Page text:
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Christians Visit Historic Sacramento Mosque
Ras H. Siddiqui, California

April 2003 - It may not be the first time and it will not be the last, but when a group of Presbyterian Christians visited one of North America’s oldest places of Muslim worship, the Downtown “V” Street Mosque in Sacramento, California on April 6, 2003, one could call it a new beginning of sorts. And beyond the terminologies that one can use to best report on this gathering, like a bridge building effort between faiths, one can safely say at this point that both communities came away enriched.

But before moving on, an apology is due for not being able to attend a very important meeting in Woodland on April 5th (the night before). It appears that the AMA’s Khalid Saeed had invited not one but two reporters to the well publicized Dinner that he had arranged to recognize inter-community bridge building post 9/11. But at the last minute both reporters had to defer and assumed that the other would be able to prepare the report. The only good news one can offer at this point is that at least some of the previous effort was duplicated at the Downtown Sacramento “V” Street Mosque gathering, and one can only hope to capture that essence of both events without being at each of them.

  The beautiful Sacramento spring afternoon saw the Al Momineen Sunday School at the Downtown Mosque in full session as the group of about 20 members of the Woodland Presbyterian Church arrived to a reception committee comprised of Mosque President Bashir Chaudhry, Imam Mumtaz Qasmi, Mr. Shahid Chaudhry and Muslim parents waiting for their kids. It is interesting to note that the Presbyterian Church girls and women all wore scarves to cover their hair as a sign of respect for Muslim customs even though such attire is not mandatory for visitors. And in these times when people in the West have commented on the Hijab as being a divisive factor in community

relations, this group of female Christian visitors succeeded in turning this headdress into a symbol of solidarity instead.

  The visitors and the hosts next gathered together in a school room where members of the two faiths held an informal “meeting of the minds” so to speak. The AMA’s Shahid Chaudhry made the introductory speech, followed by Imam Mumtaz Qasmi, Mosque President Bashir Chaudhry, Church Elder Dr. Ron Churchill and Pastor Gene Crumley.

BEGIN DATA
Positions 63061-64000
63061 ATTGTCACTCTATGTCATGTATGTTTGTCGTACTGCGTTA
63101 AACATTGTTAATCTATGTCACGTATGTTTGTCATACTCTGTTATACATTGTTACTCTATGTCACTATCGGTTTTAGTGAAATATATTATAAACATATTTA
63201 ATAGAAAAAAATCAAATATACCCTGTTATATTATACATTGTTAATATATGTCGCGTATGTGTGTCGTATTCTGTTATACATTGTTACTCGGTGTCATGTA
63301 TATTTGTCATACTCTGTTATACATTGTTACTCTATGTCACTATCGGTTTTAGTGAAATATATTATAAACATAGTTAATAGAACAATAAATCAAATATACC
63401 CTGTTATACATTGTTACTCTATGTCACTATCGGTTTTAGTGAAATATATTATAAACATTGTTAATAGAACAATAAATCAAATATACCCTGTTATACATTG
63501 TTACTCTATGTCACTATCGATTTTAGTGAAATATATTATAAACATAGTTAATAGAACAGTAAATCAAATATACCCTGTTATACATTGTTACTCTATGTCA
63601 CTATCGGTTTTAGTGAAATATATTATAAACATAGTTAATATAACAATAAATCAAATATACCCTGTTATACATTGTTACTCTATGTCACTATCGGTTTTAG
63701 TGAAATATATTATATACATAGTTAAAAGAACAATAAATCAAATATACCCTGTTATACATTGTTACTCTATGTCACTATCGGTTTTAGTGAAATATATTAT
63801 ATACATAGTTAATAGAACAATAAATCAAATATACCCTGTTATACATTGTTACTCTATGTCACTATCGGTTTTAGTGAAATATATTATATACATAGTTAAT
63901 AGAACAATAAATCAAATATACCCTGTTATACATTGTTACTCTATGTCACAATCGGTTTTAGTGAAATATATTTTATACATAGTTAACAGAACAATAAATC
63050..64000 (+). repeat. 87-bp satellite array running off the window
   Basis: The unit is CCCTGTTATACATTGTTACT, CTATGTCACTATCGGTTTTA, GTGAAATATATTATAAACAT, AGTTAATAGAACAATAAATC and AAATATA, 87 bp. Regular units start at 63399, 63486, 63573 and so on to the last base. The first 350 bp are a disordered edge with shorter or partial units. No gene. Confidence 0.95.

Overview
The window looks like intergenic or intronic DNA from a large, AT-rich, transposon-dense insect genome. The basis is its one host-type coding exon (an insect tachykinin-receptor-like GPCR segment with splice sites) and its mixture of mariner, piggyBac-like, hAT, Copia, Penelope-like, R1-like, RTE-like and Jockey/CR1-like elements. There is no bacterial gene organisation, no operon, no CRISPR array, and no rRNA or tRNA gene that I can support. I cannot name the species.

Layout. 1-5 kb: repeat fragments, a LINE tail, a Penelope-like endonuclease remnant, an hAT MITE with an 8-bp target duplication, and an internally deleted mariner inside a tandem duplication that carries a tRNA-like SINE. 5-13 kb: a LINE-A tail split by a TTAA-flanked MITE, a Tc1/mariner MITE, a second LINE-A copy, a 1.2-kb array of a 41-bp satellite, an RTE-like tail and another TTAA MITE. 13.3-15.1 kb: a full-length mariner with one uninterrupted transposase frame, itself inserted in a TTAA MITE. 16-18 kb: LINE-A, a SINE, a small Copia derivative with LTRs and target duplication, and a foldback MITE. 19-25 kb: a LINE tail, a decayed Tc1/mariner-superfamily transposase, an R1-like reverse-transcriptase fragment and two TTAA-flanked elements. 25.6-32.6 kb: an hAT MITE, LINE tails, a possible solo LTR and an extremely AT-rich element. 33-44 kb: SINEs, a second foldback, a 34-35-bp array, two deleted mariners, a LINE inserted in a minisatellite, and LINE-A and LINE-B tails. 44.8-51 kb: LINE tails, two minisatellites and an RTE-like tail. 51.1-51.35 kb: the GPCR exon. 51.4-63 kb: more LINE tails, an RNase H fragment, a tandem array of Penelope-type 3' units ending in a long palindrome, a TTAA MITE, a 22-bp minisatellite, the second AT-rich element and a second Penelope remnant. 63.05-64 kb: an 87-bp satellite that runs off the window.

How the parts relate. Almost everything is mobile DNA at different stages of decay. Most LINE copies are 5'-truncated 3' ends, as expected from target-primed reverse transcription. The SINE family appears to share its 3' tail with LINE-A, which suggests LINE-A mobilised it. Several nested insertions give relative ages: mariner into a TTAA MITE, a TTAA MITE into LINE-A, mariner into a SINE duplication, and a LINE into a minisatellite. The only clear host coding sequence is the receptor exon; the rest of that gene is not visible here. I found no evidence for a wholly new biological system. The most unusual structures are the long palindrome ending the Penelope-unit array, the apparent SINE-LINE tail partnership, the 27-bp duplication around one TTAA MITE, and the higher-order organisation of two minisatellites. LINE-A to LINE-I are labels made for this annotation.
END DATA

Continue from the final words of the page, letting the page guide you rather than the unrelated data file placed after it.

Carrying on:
The Group was also taken on a tour of the Mosque during which they observed Muslims in Prayer and a lunch was arranged for them soon afterwards.

  Shahid Chaudhy stressed the need to focus on the huge similarities in the Christian and Islamic faiths but regretted that people want to dwell on the small differences. He said that we all believed in the same God, creator of Adam, Noah, Jesus and Muhammad (PBUH). Imam Qasmi recited from the Holy Quran and translated parts for the visitors.

He said that beliefs are not enough because one also has to practice on one’s beliefs.

Bashir Chaudhry expressed his appreciation to the visitors for taking their time to visit this historic Mosque which began construction in 1944 and was finished in 1947.

  But it was the presentations by the Woodland Presbyterian Church speakers that were

most illuminating for the us Muslim listeners at this gathering. We have to to focus on the talk given by Dr. Ron Churchill here because (had to leave just before Pastor Gene Crumley’s speech due the fast approaching SALAM Sunday School children’s pickup time for my daughter). But one hopes to have captured most of the Presbyterian Church group’s message here.

  Dr. Ron Churchill started off by giving us an introduction to Christianity. He delved

into the role of the Old and New Testaments and the many Christian denominations that exist today (we Muslims have similar issues). He went into the basics of the faith from the birth of Jesus. He also spoke of the split in the Religion between the Roman Catholics and the Eastern Orthodox and then the split around 1550 when the Protestants broke off from Rome. He informed us that in the US today there are approximately 72 million Protestants, 63 million Catholics and 4 million Eastern Orthodox Christians. He said that there were numerous Protestant denominations (too many to mention) and that the basics of the belief were the same. He explained why Christians believed in the concept of the Son of God but that nothing can take the place of God. He went into the Ten Commandments from the Old Testament and said that there were a lot of parallels in Islam. And then he put up a very unusual comparison on the overhead projector between Christianity’s The Lord’s Prayer (6:9-13) and the Muslim Surah Fateha (1:1-7). Going line by line he said, “I think that we are very close.”

  After going into the beliefs of the Protestant Presbyterians with regards to Baptism and

Communion, Ron opened up the floor for questions. And that is when this reporter had to leave, while remaining thankful  for this effort. 

  In conclusion one could not help thinking that such discussions between Abrahamic faiths are a much better way to understand others than choosing ignorance or by putting other beliefs down and engaging in military conflict. Could it be that someday Christians, Muslims and Jews will look back at our times and shake their heads at this era of missed opportunities and unnecessary  wars?

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